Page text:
Thousands of people think our own state Sen. Dave Schultheis, R-ThatFurryThingOnHisHeadJustGrowledAtMe, looks a bit odd. Like a grown-up version of that kid with the banjo in Deliverance.
People point out that when Dave's kindergarten class auditioned for Snow White in the Christmas pageant (now the Festival of Snow That May or May Not Coincide With the Birth of Some Unspecified Individual), future senator Dave was picked as Dopey. All five years.
Insiders say that during a secret meeting in August, the rest of Colorado's state lawmakers — they'd sent Dave to the hardware store for a left-handed monkey wrench and two buckets of steam — voted unanimously that on any winter outing Dave would definitely be the one to get his tongue stuck to a frozen metal pole.
It's possible our highly esteemed senator from Colorado Springs might think writing those kinds of things is cruel and ignorant. To which I would say, hey, I'm busy doing jillions of things during the day and sometimes I can't analyze every single word.
Schultheis, as you know, used that "jillions of things" line last week to explain why he mocked the dead passengers of 9/11's United Flight 93 in his attempt to criticize President Barack Obama.
Schultheis tweeted — or as he actually called it, "twitted" — the following on Nov. 10: "Don't for a second think Obama wants what is best for U.S. He is flying the U.S. plane right into the ground at full speed. Let's roll."
"Let's roll," as every American except Schultheis apparently knows, was the final rallying call of Flight 93 passenger Todd Beamer as he and others stormed the cockpit.
Schultheis, and I am not kidding about this, actually claimed his message was not intended as a reference to the disaster and that he was in no way comparing Obama to the terrorists and that "let's roll" just means let's get it done.
That explanation caused his many faithful Colorado Springs Republican followers to nod in agreement — although it's possible many of them were just trying to shake the mousetraps off their tongues.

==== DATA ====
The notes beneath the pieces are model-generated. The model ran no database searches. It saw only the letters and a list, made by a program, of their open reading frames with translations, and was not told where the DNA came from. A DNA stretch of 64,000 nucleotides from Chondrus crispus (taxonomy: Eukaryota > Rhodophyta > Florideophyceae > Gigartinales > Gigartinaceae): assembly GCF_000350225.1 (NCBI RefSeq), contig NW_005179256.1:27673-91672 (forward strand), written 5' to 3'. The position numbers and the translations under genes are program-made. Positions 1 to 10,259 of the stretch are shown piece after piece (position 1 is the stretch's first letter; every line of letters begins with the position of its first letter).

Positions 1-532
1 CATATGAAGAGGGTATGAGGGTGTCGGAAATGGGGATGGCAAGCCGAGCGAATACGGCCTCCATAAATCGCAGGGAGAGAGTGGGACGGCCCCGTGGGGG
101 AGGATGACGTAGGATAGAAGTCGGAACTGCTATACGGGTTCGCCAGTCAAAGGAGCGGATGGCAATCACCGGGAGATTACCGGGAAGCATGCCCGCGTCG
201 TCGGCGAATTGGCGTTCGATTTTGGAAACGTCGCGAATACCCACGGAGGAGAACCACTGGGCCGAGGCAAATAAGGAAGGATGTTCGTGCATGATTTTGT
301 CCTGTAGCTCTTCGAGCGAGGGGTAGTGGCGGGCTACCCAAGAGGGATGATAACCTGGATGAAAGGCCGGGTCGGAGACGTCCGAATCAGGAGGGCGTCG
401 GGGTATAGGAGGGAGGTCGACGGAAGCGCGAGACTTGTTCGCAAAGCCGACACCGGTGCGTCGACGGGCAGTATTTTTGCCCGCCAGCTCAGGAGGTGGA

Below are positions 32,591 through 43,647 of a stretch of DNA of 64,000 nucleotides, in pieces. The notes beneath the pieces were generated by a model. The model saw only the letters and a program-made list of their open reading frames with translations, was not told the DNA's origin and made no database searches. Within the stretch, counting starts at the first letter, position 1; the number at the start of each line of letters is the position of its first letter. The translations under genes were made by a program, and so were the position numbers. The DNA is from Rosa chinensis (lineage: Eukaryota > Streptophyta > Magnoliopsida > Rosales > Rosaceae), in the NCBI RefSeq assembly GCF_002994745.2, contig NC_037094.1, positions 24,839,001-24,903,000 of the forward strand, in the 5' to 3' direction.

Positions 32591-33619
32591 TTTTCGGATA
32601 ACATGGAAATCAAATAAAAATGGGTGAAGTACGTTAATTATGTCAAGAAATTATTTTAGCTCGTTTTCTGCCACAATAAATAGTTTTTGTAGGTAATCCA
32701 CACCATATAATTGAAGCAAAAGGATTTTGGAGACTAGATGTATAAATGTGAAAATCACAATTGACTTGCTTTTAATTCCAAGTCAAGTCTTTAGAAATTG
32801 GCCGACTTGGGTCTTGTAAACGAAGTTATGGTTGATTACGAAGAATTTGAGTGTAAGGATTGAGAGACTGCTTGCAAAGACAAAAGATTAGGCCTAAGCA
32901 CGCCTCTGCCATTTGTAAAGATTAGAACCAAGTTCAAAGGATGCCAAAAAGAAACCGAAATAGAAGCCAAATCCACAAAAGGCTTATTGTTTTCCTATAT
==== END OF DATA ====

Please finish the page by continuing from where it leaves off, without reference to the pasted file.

Then he said he'd been busy with the "jillions of things." I've obtained a copy of his list. Here's an excerpt:
1 jillion: Make fun of Mexicans.
1 ka-jillion, 999 bazillion: Speak about ongoing U.S. military conflicts; work in phrase "camel jockeys." (If crowd responds favorably, slip in reference to French as "cheese-eating surrender monkeys.")
1 ka-jillion, 999 billion: Outline plan to reduce dependence on "towel-head oil" and create our own energy by forcing gypsies to run on gigantic hamster wheels.
1 ka-jillion, 999 billion and 1: Cite scientific studies from "somewhere" that prove Canadians are 48 percent lazier than the Irish.
(Here was No. 14 on my own list of a jillion things to do that day: Watch Gazette publisher Steve "Kiss My Ring" Pope fight back tears and sadly announce more newsroom layoffs while fanning himself with $100 bills from his own actual $30,000 corporate bonus.)
Last week's Schultheis Moment was not the first, of course. In 2006, after three members of the Bustillos family were killed in a car crash in northern Colorado, Schultheis asked if the female driver was "the child of parents in the U.S. illegally? Or was she here illegally?"
Earlier this year — and you cannot make up stuff like this — Schultheis said he hoped babies born to AIDS-afflicted women would also have AIDS. Given a chance to back off, he said this:
"What I'm hoping is that yes, that person may have AIDS, have it seriously as a baby and when they grow up, but the mother will begin to feel guilt as a result of that."
And yet, somehow, we were all too busy back then to wait in the parking lot and hit him on the back of the head with a hockey stick.
Not that I'm condoning that, but I'm busy doing a jillion things today and sometimes I don't analyze every single word. So maybe instead of saying someone should whack this jackass — that's what Keith Olbermann called him on MSNBC, and it fits — at the base of the skull with a hockey stick, I should have said, "Write a letter to him expressing your disagreement."
Although frankly, I keep going back to the hockey stick.